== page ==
x()y() +

n ∂x ∂y d1 d2 · · · dn , ∂i ∂j

(12.15)

i=1

where is the assigned interval of the definition. Now we construct a regularizing algorithm that has an approximate solution x˛ ∈ 1,2 W [a, b] that converges, as the error level approaches zero, to the actual parameters in the norm of space W 1,2 [a, b]; precisely we construct the functional J ˛ (x) = F [Kx, y] + ˛L(x),

(12.16)

where F [Kx, y] = 12 Kx − y 2L2 , L(x) = 12 x 2W 1,2 . Assume that the variation of x() is flat near the boundary of the integral interval [a, b]. In this case, the derivatives of x are zeros at the boundary of [a, b]. Let hr be the step size of the grids in [a, b], which could be equidistant or adaptive. Then after discretization of L(x),

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FUNCTION APPROXIMATION AND REGRESSION

D is a tridiagonal matrix of the form ⎡ ⎢ ⎢ ⎢ ⎢ ⎢ D := D1 = ⎢ ⎢ ⎢ ⎢ ⎣

− h12

1+

1 h2r − h12 r

···

0

···

0

.

..

.. .

1+

0

r

1+

2 h2r

−

1 h2r

.. .

..

0

···

− h12

···

0

0

..

.

r

.

2 h2r − h12 r

⎤

− h12 r

1+

1 h2r

⎥ ⎥ ⎥ ⎥ ⎥ ⎥. ⎥ ⎥ ⎥ ⎦

For the linear model (12.6), after the kernel normalization, we may consider [a, b] = [−1, 1]. Thus, D has the above form with hr = 2/(N − 1). There are many kinds of techniques for choosing the scale matrix D appropriately. In Phillips–Twomey’s formulation of regularization (see, the matrix e.g., Wang et al. (2006a)), 2 , which leads (x − 2x + x ) D is created by the norm of the second differences, N−1 i−1 i i+1 i=2 to the following form of matrix D ⎡

1 −2 ⎢ −2 5 ⎢ ⎢ ⎢ 1 −4 ⎢ ⎢ 0 1 ⎢ ⎢ .. ⎢ .. D := D2 = ⎢ . . ⎢ ⎢ 0 0 ⎢ ⎢ ⎢ 0 0 ⎢ ⎢ 0 0 ⎣ 0 0

1 0 −4 1 6 −4 −4 6 .. .. . . 0 0 0 0

0 0 1 −4 .. .

0 0 0 1 .. .

0 0 0 0

1 0 0 0

··· ··· ··· ···

··· ··· ··· ··· .. .

0 0 0 0 0 0 0 0 0 0 0 0 0 0 0 0 .. .. .. .. . . . . −4 6 −4 1 0 1 −4 6 −4 1 0 1 −4 5 −2 0 0 1 −2 1

⎤ ⎥ ⎥ ⎥ ⎥ ⎥ ⎥ ⎥ ⎥ ⎥ ⎥. ⎥ ⎥ ⎥ ⎥ ⎥ ⎥ ⎥ ⎦

However, the matrix D is badly conditioned and thus the solution to minimize the functional J ˛ [x] with D as the smooth constraint is observed to have some oscillations (Wang et al. 2006a). Another option is the negative Laplacian (see, e.g., (Wang and Yuan 2003; Wang 2 2007)): Lx := − ni=1 ∂ x2 , for which the scale matrix D for the discrete form of the negative ∂i Laplacian Lx is ⎡

1

⎢ ⎢ −1 ⎢ ⎢ D := D3 = ⎢ ... ⎢ ⎢ ⎣ 0 0

−1 2 .. . 0 0

···

0

−1 · · · .. . ··· 0 −1

0 .. . 2

0

0

···

−1

0

⎤

⎥ 0 ⎥ ⎥ .. ⎥ . . ⎥ ⎥ ⎥ −1 ⎦ 1

where we assume that the discretization step length is 1. The scale matrix D3 is positive semidefinite but not positive definite and hence the minimization problem may not work efficiently

KERNEL-BASED QUANTITATIVE REMOTE SENSING INVERSION

281

for severely ill-posed inverse problems. Another option of the scale matrix D is the identity, i.e., D := D4 = diag(e), where e is the components of all the ones, however this scale matrix is too conservative and may lead to over-regularization. Regularization parameter selection methods As noted above, the choice of the regularization parameter ˛ is important to tackle the illposedness. A priori choice of the parameter ˛ allows 0 < ˛ < 1. However the a priori choice of the parameter does not reflect the degree of approximation that may lead to either overestimate or under-estimate of the regularizer. We will use the widely-used discrepancy principle (see Tikhonov and Arsenin (1977), Tikhonov et al. (1995) and Xiao et al. (2003)) to find an optimal regularization parameter. In fact, the optimal parameter ˛∗ is a root of the nonlinear function (˛) = Kx˛ − yn 2 − ı2 ,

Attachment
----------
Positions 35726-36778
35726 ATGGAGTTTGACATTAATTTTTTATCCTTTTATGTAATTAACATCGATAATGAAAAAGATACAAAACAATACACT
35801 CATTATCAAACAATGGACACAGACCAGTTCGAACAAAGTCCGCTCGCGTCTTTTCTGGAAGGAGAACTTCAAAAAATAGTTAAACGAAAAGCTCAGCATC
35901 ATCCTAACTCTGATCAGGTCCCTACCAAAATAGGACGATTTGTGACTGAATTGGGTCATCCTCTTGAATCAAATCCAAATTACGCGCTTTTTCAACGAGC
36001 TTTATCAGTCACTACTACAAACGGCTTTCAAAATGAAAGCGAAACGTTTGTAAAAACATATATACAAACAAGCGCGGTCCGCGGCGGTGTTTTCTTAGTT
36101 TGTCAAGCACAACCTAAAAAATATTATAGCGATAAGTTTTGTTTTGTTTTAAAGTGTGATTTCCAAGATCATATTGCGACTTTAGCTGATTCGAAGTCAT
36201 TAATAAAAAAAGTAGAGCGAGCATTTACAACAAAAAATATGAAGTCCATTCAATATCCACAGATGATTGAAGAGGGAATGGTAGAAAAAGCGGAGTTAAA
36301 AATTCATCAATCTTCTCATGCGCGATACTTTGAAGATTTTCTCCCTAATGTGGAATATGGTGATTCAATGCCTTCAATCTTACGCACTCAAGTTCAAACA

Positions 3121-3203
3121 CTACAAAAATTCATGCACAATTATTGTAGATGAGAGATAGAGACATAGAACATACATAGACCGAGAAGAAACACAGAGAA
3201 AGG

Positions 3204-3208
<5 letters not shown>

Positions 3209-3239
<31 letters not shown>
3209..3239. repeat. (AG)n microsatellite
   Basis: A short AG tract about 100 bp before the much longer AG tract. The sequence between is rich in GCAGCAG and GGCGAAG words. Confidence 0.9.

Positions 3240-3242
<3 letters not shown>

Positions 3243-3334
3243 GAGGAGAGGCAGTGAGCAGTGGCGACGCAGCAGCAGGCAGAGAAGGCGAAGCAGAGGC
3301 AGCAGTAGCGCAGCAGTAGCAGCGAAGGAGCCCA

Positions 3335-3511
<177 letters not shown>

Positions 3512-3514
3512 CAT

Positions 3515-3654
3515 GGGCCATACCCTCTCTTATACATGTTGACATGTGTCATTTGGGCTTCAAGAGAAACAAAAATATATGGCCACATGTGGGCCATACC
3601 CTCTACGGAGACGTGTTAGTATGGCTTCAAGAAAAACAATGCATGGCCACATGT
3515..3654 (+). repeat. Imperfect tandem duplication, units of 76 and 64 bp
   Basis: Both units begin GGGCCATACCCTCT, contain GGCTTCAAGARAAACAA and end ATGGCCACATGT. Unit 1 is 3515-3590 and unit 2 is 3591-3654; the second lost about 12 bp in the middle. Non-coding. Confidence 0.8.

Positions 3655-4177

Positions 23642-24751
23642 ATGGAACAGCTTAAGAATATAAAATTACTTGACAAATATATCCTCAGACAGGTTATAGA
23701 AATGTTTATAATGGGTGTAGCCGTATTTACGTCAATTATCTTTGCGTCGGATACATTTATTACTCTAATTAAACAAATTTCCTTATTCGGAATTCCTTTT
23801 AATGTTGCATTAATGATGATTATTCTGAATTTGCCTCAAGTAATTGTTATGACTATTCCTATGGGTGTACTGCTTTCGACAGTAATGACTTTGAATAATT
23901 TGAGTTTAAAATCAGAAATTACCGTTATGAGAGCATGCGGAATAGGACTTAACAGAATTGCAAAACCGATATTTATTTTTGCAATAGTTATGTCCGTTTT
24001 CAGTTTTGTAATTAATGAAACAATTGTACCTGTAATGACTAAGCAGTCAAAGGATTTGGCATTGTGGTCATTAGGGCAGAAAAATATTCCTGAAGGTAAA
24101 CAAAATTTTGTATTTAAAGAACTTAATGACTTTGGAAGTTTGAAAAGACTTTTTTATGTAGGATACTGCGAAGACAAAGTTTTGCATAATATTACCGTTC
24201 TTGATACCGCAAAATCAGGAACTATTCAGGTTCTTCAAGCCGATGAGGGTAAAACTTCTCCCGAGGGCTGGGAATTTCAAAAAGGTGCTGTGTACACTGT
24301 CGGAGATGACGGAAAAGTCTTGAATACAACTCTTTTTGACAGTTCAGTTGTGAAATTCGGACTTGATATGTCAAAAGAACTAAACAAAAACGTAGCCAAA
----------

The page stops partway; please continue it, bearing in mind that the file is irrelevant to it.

(12.17)

where ı is the error level to specify the approximate degree of the observation to the true noiseless data, x˛ denotes the solution of the problem in Equation (12.13) corresponding to the value ˛ of the related parameter. Noting that (˛) is differentiable, fast algorithms for solving the optimal parameter ˛∗ can be implemented. In this paper we will use the cubic convergent algorithm developed in Wang and Xiao (2001): ˛k+1 = ˛k −

2 (˛k ) (˛k ) + ( (˛k )2

1

− 2 (˛k ) (˛k )) 2

.

(12.18)

In the above cubic convergent algorithm, the functions (˛) and (˛) have the following explicit expressions: (˛) = −˛ˇ (˛),

d 2 x˛ dx˛ 2 (˛) = −ˇ (˛) − 2˛ + x , , ˛ d˛ d˛2

where ˇ(˛) = x˛ 2 , ˇ (˛) = 2(dx˛ /d˛, x˛ ), and x˛ , dx˛ /d˛ and d2 x˛ /d˛2 can be obtained by solving the following equations: (K K + ˛D)x˛ = K yn ,

(12.19)

(K K + ˛D)

dx˛ = −Dx˛ , d˛

(12.20)

(K K + ˛D)

d 2 x˛ dx˛ . = −2D 2 d˛ d˛

(12.21)

To solve the linear matrix–vector Equations (12.19)–(12.21), we use the Cholesky (square root) decomposition method. A remarkable characteristic of the solution of (12.19)–(12.21) is that the Cholesky decomposition of the coefficient matrix K K + ˛D needs only be performed once, then the three vectors x˛ , dx˛ /d˛, d2 x˛ /d˛2 can be obtained cheaply.

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FUNCTION APPROXIMATION AND REGRESSION

12.4.3 Direct regularization Instead of Tikhonov regularization, our goal in this subsection is to solve an equality constrained l2 problem ˜ + n = yn ,

x 2 −→ min, s.t. Kx

(12.22)

where K˜ ∈ RM×N is a perturbation of K (i.e., if we regard K as an accurate operator, then K˜ is an approximation to K which may contain error or noise), x ∈ RN , n, yn ∈ RM . In Pokrovsky and Roujean (2002), the authors suggested using the singular value decomposition for solving an ill-conditioned linear system Ax = b, but no strict interpretation is given in their paper. As mentioned above, the ill-posedness is largely due to the small singular values of the linear operator. Let us denote the singular value decomposition of K˜ as = K˜ = UM×N N×N VN×N

N

i ui vi ,

i=1